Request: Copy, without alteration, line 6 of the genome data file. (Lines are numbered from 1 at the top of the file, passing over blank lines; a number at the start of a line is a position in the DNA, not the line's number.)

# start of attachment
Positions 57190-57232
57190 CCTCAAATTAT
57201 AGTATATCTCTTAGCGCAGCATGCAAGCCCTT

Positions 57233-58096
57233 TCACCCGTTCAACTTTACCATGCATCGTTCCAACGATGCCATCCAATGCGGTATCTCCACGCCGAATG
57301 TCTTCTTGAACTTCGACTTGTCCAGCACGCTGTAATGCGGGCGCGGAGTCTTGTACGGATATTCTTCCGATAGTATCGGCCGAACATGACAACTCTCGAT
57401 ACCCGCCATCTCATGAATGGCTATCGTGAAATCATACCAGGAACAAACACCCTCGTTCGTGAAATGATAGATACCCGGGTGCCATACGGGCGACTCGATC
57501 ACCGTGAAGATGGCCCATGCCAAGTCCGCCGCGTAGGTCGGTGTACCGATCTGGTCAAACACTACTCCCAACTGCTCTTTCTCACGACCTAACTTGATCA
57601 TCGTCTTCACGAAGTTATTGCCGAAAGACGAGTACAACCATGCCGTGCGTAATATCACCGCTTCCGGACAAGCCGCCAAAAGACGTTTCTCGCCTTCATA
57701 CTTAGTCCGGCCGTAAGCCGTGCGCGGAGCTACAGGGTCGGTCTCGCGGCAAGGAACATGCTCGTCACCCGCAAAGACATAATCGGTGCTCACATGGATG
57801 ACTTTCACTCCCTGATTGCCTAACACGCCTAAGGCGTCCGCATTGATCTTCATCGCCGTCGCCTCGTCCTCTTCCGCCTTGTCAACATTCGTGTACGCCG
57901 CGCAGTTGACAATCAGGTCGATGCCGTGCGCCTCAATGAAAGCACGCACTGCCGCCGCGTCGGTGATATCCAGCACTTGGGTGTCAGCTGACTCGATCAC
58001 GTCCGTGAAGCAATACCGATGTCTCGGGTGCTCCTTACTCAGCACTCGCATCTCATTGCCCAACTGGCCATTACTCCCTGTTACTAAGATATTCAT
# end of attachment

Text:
57301 TCTTCTTGAACTTCGACTTGTCCAGCACGCTGTAATGCGGGCGCGGAGTCTTGTACGGATATTCTTCCGATAGTATCGGCCGAACATGACAACTCTCGAT